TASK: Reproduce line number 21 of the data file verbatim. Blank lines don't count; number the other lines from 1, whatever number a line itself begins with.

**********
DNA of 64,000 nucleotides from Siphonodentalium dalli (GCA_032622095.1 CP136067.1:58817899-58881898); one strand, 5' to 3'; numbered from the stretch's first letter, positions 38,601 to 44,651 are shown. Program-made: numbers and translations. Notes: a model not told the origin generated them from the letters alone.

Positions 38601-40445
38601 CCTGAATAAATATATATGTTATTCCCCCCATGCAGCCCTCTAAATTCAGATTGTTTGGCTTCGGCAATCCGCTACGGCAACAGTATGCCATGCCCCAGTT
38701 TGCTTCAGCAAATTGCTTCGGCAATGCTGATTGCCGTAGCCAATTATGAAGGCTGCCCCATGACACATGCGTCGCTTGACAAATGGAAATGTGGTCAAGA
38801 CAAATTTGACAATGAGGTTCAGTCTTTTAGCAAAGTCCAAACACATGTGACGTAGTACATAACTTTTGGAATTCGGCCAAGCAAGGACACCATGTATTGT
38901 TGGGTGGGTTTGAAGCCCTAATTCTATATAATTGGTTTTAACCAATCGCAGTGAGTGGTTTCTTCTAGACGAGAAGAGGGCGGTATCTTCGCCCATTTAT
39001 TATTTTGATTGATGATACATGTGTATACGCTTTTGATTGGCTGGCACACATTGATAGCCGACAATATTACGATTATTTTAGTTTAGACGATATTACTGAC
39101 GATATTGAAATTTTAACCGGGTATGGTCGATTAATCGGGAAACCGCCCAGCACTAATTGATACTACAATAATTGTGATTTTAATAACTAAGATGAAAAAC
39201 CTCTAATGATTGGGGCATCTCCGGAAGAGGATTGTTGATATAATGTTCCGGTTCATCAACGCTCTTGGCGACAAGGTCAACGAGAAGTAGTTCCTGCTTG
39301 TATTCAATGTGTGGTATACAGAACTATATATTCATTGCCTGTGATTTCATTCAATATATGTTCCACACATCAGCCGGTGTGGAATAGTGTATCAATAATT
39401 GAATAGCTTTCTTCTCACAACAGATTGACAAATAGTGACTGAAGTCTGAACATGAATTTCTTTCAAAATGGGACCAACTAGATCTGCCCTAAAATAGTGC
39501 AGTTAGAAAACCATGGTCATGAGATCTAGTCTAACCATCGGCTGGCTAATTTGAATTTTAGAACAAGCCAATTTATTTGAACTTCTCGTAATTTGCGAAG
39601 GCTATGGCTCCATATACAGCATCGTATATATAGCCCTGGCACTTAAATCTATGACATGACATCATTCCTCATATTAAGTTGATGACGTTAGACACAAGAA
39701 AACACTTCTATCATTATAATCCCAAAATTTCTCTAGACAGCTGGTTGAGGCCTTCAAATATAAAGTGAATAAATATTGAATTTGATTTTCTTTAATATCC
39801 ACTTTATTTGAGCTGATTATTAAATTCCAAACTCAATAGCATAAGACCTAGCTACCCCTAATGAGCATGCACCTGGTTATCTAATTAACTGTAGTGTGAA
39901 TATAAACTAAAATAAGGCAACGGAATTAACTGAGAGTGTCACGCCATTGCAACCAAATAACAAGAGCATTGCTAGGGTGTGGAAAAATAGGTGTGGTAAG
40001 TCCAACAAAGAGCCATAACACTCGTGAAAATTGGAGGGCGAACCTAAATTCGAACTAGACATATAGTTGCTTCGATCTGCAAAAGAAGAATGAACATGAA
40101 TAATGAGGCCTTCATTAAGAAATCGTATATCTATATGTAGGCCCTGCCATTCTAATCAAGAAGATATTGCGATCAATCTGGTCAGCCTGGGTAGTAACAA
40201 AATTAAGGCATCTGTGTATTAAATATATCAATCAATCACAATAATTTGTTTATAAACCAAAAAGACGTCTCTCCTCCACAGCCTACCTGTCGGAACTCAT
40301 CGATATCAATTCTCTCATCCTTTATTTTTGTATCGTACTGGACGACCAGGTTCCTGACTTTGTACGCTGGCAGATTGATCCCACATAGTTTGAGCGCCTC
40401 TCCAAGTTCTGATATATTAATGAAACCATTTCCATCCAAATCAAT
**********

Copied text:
40401 TCCAAGTTCTGATATATTAATGAAACCATTTCCATCCAAATCAAT